The reason I highlight these examples is because they were actually attempts to arrive at either clear(er) or more consistent communications between the brands and their intended audiences.  We were (we always are) striving to make it easier for the consumer to interact with the company, not the other way around.  But the brand guidelines were so stringent, these simplified communications were overlooked for standards that could not possibly have recognized these interactive objectives.

Don’t get me wrong – there ARE guidelines that are un-crossable. Stretching or tilting the logo is a no-no. Swapping out colors is a no-no-no.  Going off script is a no-no-no-no.  Inserting a new tagline is a triple-dog-quadruple-no-no. We’re clear that some lines shouldn’t be crossed.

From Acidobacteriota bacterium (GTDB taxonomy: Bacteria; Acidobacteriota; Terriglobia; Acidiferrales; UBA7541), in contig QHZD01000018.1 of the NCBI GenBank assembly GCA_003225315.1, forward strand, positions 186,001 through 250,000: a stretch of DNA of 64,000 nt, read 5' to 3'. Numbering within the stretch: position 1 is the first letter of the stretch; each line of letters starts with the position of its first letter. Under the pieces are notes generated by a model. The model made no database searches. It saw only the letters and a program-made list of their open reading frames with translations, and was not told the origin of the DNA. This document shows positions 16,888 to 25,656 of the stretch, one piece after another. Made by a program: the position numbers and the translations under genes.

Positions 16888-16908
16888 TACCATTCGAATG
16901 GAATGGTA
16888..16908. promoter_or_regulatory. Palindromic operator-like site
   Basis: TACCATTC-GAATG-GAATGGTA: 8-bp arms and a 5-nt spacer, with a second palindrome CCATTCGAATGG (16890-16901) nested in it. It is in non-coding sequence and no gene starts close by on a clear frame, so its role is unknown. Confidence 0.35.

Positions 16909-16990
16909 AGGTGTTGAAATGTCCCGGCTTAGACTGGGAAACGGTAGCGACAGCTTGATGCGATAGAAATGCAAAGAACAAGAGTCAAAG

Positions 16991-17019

Because it is important to have a voice.  It is important to have the brand represented consistently across all touch points.  But when adhering to your brand guidelines, we also have to consider: would it HURT the brand if you drop-capped a URL?  Would it HURT the brand if you didn’t honor the standards to the letter?  If crossing the line a little means engaging the consumer a little more, then maybe it’s time to consider a little tiny brand rebellion.